We need also to see how well the processes we put in place to achieve them are performing. Public and third sector organisations should develop their own integrated service improvement and performance measurement frameworks, focused on what they want to achieve for service users and others, including government.

One approach is to use a public sector scorecard that focuses on the results organisations and their stakeholders wish to achieve, including value for money; the processes that lead to operational excellence in delivering those outcomes; and the organisation’s capability to support its people and processes in achieving those results. The latter includes its organisational culture, the way it manages its people and its resources, and partnership working, all underpinned by effective leadership (see figure below).

It is designed for services in the public and third sectors and is consistent with health minister Lord Darzi’s recommendations. His 2008 report said: ‘NHS services… will need to develop their own quality frameworks combining relevant indicators defined nationally with those appropriate to local circumstances.’

The scorecard can be used by individual organisations or departments and is well suited to partnerships and working across organisational boundaries. For example, in Sheffield it is being used to address child obesity, facilitating joint working at director and councillor level between the city council and NHS Sheffield. It was also used to help evaluate the work of the government’s ethnic minority employment task force, set up to ensure Whitehall departments work together to provide a coherent, cross-government jobs strategy.

So how can central government and regulators assist organisations in their efforts to improve services, while ensuring that they are accountable both to central government and to the public?

A priority is to avoid contributing to a blame culture with seemingly arbitrary targets that are based neither on agreed outcomes nor on activities that have been shown to produce the desired results. If performance is below target, organisations or departments should be able to explain any exceptional circumstances that might have affected it.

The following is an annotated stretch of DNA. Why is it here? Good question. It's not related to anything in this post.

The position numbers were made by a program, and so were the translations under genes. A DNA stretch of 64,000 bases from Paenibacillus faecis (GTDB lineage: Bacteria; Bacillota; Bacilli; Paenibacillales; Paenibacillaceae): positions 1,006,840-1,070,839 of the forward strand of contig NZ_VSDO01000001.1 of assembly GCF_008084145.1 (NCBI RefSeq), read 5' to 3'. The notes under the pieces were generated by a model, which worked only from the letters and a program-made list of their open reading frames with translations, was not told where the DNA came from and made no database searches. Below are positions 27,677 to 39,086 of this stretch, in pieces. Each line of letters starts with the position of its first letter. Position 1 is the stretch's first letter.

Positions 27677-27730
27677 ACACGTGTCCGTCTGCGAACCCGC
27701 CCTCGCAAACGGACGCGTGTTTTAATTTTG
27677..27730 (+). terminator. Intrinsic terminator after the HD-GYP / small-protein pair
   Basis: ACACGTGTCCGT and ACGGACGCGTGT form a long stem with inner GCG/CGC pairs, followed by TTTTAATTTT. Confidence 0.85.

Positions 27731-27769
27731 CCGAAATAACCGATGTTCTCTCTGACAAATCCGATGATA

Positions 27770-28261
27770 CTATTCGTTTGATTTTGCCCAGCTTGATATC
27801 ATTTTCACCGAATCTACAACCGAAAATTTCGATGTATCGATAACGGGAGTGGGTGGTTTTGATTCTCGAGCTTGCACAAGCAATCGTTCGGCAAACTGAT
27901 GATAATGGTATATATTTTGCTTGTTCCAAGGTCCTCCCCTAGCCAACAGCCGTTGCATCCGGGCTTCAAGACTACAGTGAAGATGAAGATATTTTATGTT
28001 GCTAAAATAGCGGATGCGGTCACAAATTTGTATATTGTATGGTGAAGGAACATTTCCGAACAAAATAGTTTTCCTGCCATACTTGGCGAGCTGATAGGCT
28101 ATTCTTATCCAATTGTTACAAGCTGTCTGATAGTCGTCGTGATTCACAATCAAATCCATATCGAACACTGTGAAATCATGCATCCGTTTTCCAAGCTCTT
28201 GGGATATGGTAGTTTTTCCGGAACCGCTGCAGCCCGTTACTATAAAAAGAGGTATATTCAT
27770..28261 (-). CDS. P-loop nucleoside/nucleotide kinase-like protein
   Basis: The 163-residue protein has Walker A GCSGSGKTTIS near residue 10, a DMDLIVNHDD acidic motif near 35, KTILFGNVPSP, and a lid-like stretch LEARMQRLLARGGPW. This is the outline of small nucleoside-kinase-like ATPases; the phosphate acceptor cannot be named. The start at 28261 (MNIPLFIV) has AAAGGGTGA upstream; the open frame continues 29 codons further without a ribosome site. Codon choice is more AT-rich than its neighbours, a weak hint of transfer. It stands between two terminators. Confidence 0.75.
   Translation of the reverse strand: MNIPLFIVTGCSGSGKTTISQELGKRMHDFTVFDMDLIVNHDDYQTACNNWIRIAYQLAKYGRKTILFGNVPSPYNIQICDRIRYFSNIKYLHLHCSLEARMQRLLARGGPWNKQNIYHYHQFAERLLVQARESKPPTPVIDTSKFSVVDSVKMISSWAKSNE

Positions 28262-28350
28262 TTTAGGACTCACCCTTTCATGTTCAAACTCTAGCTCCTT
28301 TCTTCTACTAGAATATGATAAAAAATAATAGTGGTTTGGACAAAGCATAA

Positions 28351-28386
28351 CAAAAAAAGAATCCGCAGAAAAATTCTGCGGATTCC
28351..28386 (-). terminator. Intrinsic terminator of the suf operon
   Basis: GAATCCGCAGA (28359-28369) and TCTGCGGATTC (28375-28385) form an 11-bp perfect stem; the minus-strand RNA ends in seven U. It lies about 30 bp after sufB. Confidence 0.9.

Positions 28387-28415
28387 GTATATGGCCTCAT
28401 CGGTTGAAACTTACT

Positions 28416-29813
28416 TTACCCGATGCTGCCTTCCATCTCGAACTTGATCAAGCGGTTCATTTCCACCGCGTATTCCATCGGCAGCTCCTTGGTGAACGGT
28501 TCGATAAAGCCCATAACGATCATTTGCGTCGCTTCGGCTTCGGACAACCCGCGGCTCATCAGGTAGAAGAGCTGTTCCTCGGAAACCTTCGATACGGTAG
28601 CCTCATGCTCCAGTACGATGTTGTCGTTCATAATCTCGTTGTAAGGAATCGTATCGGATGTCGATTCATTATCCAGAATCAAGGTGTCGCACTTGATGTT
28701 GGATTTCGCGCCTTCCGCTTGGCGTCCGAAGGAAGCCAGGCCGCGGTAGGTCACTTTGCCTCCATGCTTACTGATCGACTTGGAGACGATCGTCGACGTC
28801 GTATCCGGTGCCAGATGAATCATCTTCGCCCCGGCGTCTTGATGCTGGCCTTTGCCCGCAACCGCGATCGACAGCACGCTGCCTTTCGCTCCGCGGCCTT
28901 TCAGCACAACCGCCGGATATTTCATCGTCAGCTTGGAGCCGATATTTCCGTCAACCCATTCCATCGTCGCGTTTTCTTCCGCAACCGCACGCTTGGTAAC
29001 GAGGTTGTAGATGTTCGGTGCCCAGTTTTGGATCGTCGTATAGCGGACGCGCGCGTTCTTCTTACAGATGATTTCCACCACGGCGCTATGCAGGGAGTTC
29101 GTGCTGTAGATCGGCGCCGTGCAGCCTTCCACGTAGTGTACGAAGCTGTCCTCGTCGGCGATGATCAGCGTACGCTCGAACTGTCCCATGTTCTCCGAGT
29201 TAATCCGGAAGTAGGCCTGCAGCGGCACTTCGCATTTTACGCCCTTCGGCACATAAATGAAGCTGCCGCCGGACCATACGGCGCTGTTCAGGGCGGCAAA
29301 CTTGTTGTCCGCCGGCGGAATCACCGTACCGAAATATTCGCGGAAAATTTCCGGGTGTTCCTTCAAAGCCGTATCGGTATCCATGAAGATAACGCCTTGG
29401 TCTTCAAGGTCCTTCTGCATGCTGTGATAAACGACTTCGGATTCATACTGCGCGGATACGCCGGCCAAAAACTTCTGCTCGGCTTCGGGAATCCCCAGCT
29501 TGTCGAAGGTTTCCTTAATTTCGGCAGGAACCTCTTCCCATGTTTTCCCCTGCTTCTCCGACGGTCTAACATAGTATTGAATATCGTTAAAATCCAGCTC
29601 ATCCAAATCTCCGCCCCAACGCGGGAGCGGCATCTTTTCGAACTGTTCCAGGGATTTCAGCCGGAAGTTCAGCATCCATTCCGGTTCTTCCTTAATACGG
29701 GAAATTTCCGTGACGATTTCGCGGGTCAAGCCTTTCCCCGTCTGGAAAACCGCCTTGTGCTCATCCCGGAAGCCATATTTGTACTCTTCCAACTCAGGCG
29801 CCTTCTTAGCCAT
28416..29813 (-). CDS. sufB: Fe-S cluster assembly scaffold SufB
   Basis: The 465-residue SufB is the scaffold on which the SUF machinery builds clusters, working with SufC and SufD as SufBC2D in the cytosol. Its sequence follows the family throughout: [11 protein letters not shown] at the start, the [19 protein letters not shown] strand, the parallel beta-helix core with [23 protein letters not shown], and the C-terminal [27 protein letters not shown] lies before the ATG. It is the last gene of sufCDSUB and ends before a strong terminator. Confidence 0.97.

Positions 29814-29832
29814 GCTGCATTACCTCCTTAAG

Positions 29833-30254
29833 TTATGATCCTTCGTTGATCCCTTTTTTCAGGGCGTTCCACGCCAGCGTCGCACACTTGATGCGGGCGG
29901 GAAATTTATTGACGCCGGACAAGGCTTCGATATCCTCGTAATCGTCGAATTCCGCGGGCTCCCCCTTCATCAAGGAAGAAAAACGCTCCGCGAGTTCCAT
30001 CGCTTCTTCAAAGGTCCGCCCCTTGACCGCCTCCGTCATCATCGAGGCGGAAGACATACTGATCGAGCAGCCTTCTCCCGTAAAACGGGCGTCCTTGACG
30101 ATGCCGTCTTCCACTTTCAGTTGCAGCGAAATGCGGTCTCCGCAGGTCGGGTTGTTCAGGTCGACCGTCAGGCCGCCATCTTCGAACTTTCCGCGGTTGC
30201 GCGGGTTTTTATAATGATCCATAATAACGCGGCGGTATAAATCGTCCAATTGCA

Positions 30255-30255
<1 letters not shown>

There has been significant progress in recent years in the way government and regulators monitor performance – for example, the reduction in Public Service Agreement targets and the increasing emphasis on supporting working across organisational boundaries with the introduction of Comprehensive Area Assessments. Nevertheless, there is still considerable room for improvement.

Central government imposes targets for the best reasons: to improve public services and achieve value for money. But it is not alone in wanting to improve services – so do most organisations and people working in the public sector. We need to ensure they are not demotivated by having to constantly look over their shoulder, but are empowered to provide continually improving services.

Max Moullin is director of the Quality and Performance Research Unit at Sheffield Business School. He is a fellow of the Chartered Quality Institute and the Operational Research Society. For more details on the public sector scorecard go to www.shu.ac.uk/ciod/pss